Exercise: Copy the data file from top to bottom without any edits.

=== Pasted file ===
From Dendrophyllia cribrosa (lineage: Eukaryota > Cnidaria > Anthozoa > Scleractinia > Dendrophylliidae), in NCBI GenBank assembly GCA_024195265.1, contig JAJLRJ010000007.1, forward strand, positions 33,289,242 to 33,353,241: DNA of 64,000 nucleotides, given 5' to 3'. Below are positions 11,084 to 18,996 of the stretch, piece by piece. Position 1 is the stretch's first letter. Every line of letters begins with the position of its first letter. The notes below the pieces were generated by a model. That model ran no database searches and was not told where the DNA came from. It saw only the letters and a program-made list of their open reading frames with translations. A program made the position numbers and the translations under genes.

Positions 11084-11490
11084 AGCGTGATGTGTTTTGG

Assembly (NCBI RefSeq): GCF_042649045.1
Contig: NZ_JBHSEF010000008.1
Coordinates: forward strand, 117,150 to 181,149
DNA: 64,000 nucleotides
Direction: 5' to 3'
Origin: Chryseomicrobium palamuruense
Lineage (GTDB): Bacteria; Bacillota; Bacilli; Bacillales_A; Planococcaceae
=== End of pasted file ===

From Dendrophyllia cribrosa (lineage: Eukaryota > Cnidaria > Anthozoa > Scleractinia > Dendrophylliidae), in NCBI GenBank assembly GCA_024195265.1, contig JAJLRJ010000007.1, forward strand, positions 33,289,242 to 33,353,241: DNA of 64,000 nucleotides, given 5' to 3'. Below are positions 11,084 to 18,996 of the stretch, piece by piece. Position 1 is the stretch's first letter. Every line of letters begins with the position of its first letter. The notes below the pieces were generated by a model. That model ran no database searches and was not told where the DNA came from. It saw only the letters and a program-made list of their open reading frames with translations. A program made the position numbers and the translations under genes.

Positions 11084-11490
11084 AGCGTGATGTGTTTTGG

Assembly (NCBI RefSeq): GCF_042649045.1
Contig: NZ_JBHSEF010000008.1
Coordinates: forward strand, 117,150 to 181,149
DNA: 64,000 nucleotides
Direction: 5' to 3'
Origin: Chryseomicrobium palamuruense
Lineage (GTDB): Bacteria; Bacillota; Bacilli; Bacillales_A; Planococcaceae